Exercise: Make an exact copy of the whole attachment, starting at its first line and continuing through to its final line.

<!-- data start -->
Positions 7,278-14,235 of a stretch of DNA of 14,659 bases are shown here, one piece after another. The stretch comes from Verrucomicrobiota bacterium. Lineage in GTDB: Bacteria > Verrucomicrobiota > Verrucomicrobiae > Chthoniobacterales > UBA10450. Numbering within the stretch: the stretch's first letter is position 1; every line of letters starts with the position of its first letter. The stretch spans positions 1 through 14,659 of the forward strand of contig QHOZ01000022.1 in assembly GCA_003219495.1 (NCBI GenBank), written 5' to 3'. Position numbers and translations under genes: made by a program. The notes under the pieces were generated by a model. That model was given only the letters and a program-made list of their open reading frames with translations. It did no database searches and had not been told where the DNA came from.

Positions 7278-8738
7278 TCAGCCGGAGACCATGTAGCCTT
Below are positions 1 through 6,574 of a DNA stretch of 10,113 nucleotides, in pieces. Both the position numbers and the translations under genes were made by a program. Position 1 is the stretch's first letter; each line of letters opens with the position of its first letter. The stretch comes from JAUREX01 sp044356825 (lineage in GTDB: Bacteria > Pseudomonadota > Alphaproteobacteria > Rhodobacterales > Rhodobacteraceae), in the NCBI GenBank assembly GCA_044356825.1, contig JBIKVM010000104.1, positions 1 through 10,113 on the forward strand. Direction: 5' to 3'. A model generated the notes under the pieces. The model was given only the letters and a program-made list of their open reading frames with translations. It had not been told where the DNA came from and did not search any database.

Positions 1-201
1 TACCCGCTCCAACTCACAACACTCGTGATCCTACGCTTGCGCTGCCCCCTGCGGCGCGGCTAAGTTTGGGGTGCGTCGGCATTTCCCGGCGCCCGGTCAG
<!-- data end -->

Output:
Positions 7,278-14,235 of a stretch of DNA of 14,659 bases are shown here, one piece after another. The stretch comes from Verrucomicrobiota bacterium. Lineage in GTDB: Bacteria > Verrucomicrobiota > Verrucomicrobiae > Chthoniobacterales > UBA10450. Numbering within the stretch: the stretch's first letter is position 1; every line of letters starts with the position of its first letter. The stretch spans positions 1 through 14,659 of the forward strand of contig QHOZ01000022.1 in assembly GCA_003219495.1 (NCBI GenBank), written 5' to 3'. Position numbers and translations under genes: made by a program. The notes under the pieces were generated by a model. That model was given only the letters and a program-made list of their open reading frames with translations. It did no database searches and had not been told where the DNA came from.

Positions 7278-8738
7278 TCAGCCGGAGACCATGTAGCCTT
Below are positions 1 through 6,574 of a DNA stretch of 10,113 nucleotides, in pieces. Both the position numbers and the translations under genes were made by a program. Position 1 is the stretch's first letter; each line of letters opens with the position of its first letter. The stretch comes from JAUREX01 sp044356825 (lineage in GTDB: Bacteria > Pseudomonadota > Alphaproteobacteria > Rhodobacterales > Rhodobacteraceae), in the NCBI GenBank assembly GCA_044356825.1, contig JBIKVM010000104.1, positions 1 through 10,113 on the forward strand. Direction: 5' to 3'. A model generated the notes under the pieces. The model was given only the letters and a program-made list of their open reading frames with translations. It had not been told where the DNA came from and did not search any database.

Positions 1-201
1 TACCCGCTCCAACTCACAACACTCGTGATCCTACGCTTGCGCTGCCCCCTGCGGCGCGGCTAAGTTTGGGGTGCGTCGGCATTTCCCGGCGCCCGGTCAG